“I think it’s safe to say that there’s a great deal of dissatisfaction,” McConnell said. “I think it’s large enough that it’s a clarion call for a new start. And that means a new board, a new look at what’s going on and a new administration.”
Cobb-Hunter said, “There’s no silver bullet to turn S.C. State around. It will take a combination of things.”
Johnson said the school’s 13-member board includes nine alumni, and he thinks that’s too many. With so many alumni, “decisions are not made objectively,” he said. “A realigned mix of trustees will facilitate timely planning and sound policy.”
Clyburn said he thinks alumni need a stronger role in the selection of board members, like the system in place at The Citadel. He also thinks alumni who live outside South Carolina should be able to serve on the board.
“S.C. State has many successful graduates living outside the Palmetto State who could bring a lot to the table if they were allowed to serve on the Board of Trustees,” Clyburn said.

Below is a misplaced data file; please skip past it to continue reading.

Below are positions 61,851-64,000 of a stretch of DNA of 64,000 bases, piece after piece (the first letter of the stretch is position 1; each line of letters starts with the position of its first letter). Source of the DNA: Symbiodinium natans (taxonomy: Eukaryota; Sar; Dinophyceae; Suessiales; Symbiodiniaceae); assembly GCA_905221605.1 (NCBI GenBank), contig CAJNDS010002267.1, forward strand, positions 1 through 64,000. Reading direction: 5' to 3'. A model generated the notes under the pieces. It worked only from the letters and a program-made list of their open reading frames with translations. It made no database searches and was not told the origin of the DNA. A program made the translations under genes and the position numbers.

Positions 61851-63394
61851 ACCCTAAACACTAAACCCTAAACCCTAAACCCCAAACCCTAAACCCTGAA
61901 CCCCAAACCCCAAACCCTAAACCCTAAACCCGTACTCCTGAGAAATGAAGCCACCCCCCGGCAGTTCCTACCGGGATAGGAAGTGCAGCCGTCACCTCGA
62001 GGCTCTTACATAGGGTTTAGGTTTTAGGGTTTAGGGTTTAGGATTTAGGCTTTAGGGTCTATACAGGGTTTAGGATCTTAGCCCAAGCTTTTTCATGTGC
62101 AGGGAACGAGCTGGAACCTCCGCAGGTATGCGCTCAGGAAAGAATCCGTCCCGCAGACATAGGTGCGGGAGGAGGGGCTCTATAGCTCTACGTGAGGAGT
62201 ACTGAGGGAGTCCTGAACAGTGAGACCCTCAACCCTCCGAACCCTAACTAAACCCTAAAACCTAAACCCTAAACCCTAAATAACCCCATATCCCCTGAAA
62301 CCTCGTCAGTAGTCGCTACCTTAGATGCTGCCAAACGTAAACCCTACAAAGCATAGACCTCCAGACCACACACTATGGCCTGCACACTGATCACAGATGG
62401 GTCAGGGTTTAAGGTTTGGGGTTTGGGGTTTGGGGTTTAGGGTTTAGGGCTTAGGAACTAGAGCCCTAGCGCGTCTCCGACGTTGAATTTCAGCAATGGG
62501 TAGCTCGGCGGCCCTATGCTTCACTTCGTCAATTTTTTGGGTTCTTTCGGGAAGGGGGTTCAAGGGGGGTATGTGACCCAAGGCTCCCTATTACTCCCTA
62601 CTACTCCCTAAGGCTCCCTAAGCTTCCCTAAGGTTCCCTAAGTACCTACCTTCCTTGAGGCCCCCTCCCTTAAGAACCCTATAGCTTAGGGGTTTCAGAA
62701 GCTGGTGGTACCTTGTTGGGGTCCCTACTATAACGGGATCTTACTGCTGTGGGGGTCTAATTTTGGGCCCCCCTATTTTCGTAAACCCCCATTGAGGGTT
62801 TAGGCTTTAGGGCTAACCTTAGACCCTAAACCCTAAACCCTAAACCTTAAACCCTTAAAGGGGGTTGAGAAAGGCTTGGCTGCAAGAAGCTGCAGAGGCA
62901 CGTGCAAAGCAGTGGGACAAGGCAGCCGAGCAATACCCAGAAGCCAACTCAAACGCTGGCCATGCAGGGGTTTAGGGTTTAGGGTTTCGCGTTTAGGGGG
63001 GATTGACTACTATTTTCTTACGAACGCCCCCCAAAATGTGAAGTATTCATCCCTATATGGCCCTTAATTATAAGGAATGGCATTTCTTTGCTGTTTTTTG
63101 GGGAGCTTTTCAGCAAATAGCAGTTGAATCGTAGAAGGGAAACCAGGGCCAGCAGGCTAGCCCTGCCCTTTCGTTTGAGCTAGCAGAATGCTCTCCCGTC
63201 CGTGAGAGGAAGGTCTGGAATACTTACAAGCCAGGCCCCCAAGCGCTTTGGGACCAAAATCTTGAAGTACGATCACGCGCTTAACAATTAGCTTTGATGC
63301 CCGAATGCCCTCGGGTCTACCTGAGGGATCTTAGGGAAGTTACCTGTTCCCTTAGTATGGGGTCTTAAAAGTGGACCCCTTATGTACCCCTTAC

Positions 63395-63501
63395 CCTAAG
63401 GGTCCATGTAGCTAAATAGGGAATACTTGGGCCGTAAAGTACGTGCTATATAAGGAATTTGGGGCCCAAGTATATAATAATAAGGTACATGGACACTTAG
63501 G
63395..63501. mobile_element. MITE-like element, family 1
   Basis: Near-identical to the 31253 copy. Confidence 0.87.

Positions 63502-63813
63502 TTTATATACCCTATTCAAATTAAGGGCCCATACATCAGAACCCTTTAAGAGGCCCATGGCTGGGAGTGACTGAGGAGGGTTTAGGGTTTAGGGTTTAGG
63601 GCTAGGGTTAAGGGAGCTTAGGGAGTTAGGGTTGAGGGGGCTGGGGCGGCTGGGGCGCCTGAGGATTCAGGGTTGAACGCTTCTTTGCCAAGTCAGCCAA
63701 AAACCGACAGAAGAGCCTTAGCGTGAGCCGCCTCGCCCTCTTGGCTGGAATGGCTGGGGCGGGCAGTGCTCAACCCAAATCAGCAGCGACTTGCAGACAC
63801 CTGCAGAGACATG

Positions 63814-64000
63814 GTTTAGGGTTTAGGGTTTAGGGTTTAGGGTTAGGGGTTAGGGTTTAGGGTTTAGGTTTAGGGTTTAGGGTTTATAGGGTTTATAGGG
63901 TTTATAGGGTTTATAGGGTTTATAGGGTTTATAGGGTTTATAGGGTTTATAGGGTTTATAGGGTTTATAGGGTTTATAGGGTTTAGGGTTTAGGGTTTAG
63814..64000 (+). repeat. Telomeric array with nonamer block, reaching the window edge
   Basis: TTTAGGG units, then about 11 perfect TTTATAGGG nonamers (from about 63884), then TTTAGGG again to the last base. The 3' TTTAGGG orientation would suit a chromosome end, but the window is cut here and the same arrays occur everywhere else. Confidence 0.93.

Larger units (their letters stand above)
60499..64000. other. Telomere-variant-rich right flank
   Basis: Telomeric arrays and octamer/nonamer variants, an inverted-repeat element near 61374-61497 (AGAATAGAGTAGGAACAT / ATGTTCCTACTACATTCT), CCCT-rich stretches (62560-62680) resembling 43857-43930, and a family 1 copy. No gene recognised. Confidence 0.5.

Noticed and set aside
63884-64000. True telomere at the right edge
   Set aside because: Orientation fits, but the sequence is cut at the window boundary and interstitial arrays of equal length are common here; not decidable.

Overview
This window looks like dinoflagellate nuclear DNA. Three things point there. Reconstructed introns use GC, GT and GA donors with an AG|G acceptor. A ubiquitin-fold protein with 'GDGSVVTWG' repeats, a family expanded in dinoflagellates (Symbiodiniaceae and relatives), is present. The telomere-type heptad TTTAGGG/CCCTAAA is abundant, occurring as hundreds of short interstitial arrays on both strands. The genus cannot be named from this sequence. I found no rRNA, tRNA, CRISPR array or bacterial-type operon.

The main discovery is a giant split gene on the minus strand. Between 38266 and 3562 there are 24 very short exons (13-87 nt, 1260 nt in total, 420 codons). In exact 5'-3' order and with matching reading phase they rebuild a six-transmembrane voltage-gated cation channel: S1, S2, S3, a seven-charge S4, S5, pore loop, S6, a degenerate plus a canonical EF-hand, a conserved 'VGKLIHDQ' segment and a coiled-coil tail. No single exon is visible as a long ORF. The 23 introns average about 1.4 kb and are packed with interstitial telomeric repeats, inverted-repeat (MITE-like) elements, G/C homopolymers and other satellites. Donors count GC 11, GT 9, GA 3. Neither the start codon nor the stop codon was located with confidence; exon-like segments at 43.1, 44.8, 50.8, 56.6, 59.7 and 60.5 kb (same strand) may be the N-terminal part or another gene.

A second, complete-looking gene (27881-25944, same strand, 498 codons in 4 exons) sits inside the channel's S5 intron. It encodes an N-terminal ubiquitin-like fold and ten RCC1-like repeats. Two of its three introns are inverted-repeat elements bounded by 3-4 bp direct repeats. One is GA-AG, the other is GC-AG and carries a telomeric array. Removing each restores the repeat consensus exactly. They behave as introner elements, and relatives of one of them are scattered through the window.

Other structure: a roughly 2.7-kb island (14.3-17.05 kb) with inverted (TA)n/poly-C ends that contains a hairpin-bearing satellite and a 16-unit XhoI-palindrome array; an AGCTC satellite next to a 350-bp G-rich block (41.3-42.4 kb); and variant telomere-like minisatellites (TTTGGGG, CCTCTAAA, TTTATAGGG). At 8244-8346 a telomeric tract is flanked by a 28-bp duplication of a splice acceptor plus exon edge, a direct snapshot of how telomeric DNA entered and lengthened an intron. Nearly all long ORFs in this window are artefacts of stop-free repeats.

Johnson said the school is academically strong and he remains positive about its future. “Without question, the university has been and continues to be a powerful engine and firm anchor for upward mobility for African-Americans.”
Johnson points to the fact that the university’s Reserve Officer Training Corps has produced 31 military officers who have held a general-grade rank.
Watson said the faculty supports hiring a long-term interim president who can stabilize the university and rebuild the school’s image. The school’s mission always has been to provide educational opportunities to under-served students, and that’s still important today, he said.
“We have a niche,” Watson said. “If something happened to us, it would create a void.”
Reach Diane Knich at 937-5491 or on Twitter @dianeknich. Reach Glenn Smith at 937-5556 or Twitter.com/glennsmith5.